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Lucky Number Seven

Today we are celebrating the seventh anniversary of our blog. Can you believe it Wickeds? I can’t! Here’s a link you can click on to read our very first post and our very first Wicked Wednesday:  We slated our start for May first because Liz’s first book Kneading to Die was coming out on May seventh and we wanted to celebrate. Since that very first post we’ve shared joys, tears, laughter, and frustrations. The birth of new series and the end of others. We’ve been on retreats, to conferences, and talked via Zoom. We’ve met wonderful readers, bloggers, and loved the stories left in our comments. So many guest bloggers have joined us sharing their books and adventures with us. Thanks for being part of The Wickeds!

The picture above is the very first Wicked retreat in June of 2013. Jessie generously opened her house in Old Orchard Beach, Maine to us.

Since it’s been seven years, I have seven questions to ask you Wickeds.

When we started the blog did you have any books or short stories published and what was/were the titles?

Julie: First of all, that picture! A lifetime ago. I had one short stories published, by Level Best books. “Her Wish” was in Dead Calm.

Barb: I had one book published, The Death of an Ambitious Woman, and maybe a half a dozen short stories.

Sherry: I didn’t have anything published! And Julie, I agree the picture seems like ions ago!

Jessie: My first book, Live Free or Die had released but I felt like a real newbie still!

Edith/Maddie: My first mystery, Speaking of Murder, was out, published under the name Tace Baker by a micro press, and A Tine to Live, a Tine to Die, my first Local Foods Mystery, was about to be released in at the end of June. Like Barb, I also had six short stories in print.

Liz: I had a short story published – Headaches and Mad Cows.

Did you have any books under contract?

Julie: I didn’t have a contract!

Barb: The first three Maine Clambake Mysteries were under contract. Clammed Up was turned in and I was working on Boiled Over.

Edith/Maddie: I had a three-book contract for the Local Foods Mysteries. I was about to turn in ‘Til Dirt Do Us Part, the second book.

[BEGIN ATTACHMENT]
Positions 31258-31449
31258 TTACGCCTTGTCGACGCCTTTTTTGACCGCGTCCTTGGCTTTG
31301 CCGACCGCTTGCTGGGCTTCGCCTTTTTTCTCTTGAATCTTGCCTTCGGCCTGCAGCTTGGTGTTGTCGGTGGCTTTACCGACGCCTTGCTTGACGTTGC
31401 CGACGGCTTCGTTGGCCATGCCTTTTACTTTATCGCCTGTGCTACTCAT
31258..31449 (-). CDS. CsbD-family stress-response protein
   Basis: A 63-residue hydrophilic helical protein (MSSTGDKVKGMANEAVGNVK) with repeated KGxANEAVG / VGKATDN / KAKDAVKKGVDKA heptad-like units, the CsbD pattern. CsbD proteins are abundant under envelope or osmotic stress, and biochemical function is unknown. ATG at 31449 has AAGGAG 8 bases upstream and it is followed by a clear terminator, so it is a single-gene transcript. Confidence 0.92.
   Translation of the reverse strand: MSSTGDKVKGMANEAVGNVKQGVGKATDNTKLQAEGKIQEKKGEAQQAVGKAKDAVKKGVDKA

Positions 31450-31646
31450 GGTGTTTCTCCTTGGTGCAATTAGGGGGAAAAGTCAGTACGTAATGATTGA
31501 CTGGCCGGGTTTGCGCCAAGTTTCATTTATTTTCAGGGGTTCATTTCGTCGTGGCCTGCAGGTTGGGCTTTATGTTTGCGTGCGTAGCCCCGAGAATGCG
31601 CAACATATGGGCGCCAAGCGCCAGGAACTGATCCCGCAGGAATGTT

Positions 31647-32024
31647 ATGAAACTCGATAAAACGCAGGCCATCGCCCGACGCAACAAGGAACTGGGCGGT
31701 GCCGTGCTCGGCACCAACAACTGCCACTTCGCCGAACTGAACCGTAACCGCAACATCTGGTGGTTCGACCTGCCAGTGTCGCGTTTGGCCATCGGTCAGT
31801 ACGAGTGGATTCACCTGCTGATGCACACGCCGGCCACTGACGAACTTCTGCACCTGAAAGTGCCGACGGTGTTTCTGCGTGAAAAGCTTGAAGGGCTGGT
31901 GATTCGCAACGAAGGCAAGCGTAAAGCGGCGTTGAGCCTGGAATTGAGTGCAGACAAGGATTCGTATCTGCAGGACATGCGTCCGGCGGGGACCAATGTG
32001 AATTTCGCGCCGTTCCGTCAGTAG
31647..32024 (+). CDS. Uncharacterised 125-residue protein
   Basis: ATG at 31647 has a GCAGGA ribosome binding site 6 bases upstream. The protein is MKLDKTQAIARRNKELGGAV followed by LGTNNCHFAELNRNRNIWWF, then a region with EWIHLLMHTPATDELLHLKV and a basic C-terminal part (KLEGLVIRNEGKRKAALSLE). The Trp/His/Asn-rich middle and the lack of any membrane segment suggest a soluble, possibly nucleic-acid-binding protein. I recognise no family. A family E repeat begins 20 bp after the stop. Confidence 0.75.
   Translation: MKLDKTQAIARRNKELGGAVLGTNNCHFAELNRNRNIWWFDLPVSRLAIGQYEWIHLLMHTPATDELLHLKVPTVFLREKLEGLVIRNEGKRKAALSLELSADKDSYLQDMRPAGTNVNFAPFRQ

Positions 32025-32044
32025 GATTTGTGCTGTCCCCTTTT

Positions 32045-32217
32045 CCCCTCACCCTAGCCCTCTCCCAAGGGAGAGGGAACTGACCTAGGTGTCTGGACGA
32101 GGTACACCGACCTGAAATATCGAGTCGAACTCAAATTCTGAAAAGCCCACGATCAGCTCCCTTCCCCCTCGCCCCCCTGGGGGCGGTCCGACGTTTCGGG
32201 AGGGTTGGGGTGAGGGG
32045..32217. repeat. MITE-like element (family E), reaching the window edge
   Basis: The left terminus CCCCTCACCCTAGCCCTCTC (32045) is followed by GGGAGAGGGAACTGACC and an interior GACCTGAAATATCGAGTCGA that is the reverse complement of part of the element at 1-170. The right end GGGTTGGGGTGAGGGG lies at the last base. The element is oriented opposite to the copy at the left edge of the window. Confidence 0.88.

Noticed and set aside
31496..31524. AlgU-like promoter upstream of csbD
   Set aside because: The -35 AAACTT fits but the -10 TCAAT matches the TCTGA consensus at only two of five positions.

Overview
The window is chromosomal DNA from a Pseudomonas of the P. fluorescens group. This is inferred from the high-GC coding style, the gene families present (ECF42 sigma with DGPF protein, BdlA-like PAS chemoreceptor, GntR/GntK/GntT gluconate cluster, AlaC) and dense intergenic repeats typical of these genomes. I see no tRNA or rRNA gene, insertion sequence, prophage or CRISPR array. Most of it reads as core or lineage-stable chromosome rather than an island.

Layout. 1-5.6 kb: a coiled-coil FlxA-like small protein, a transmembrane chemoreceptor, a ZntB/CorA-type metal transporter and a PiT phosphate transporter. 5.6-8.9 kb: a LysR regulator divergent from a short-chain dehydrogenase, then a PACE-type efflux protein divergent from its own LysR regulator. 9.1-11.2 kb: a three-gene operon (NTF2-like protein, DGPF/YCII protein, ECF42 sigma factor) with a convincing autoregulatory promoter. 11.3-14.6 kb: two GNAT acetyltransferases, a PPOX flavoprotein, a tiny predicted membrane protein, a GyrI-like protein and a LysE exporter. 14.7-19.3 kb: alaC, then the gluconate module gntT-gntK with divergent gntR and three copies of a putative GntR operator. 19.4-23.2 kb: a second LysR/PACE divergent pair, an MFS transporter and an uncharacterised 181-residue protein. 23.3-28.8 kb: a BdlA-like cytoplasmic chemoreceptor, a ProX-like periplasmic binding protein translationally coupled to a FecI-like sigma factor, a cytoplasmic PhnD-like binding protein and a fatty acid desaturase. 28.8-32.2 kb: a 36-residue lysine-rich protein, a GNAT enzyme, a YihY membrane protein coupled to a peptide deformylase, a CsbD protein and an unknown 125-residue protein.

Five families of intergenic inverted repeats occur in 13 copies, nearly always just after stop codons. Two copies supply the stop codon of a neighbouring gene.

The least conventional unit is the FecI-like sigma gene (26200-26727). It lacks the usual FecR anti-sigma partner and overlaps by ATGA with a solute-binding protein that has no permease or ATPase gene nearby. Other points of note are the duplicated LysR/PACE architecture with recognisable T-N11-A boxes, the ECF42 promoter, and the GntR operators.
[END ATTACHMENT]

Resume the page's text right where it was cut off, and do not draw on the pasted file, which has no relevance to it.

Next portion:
Sherry: I had a contract for the first three Sarah Winston Garage Sale mysteries. I was writing Tagged for Death.

Liz: I had a contract for the first three books in my Pawsitively Organic series. I think I’d just turned in Kneading to Die.

Jessie: I had my first three book contract for the Sugar Grove Mysteries. I cannot remember which book I was working on at the time but I think it was the second one, Maple Mayhem.

How many books do you have out now?

Julie: Digging Up the Remains will be out in August. It’s my eighth book and my third series. Hard to believe!

Barb: I have eight Maine Clambake books, and one Jane Darrowfield book and The Death of an Ambitious Woman, though arguably it’s not out, since the ebook is no longer available and you can only get used copies of the print book. So, nine or ten, depending on how you count, plus contributions to three novella collections.

Edith/Maddie: Rather unbelievably, Murder at the Taffy Shop was my twentieth – plus a novella in a three-novella collection (following in Barb’s big footsteps!).

Sherry: I have eight books out in the Sarah Winston Garage Sale mysteries.

Liz: I have seven Pawsitively Organics, three Cat Cafes (as Cate Conte), and my first Full Moon Mystery (also as Cate) is out soon!

Jessie: So far, I have released nine books under three different names. Lucky number ten, Murder Comes to Call will release this October.

How did you feel before your first book came out?

Julie: Excited, thrilled, grateful, nervous. I also felt like “finally!” since I was the last Wicked to be published.

Barb: So nervous. I had done a lot of things in my life, but I had never put myself out there to be judged in quite that way. On the other hand, it truly was a dream come true.

Edith/Maddie: I was excited and nervous and elated! I’d wanted to have a published novel for eighteen years, and I was finally there.

Sherry: I was so nervous! I was afraid everyone would hate it and write terrible reviews. It felt like taking my baby out in public and then having someone criticize the size of its nose. But whew — it was actually lovely.

Liz: I was totally nervous too, but so excited. It had been my dream since I was a little kid.

Jessie: I felt like it was such a line to be crossing, as though there was no turning back. I agree with Barb about the tredidation of public scrutiny! I think the jumble of emotions was a bit of a surprise since I had expected to only feel delight.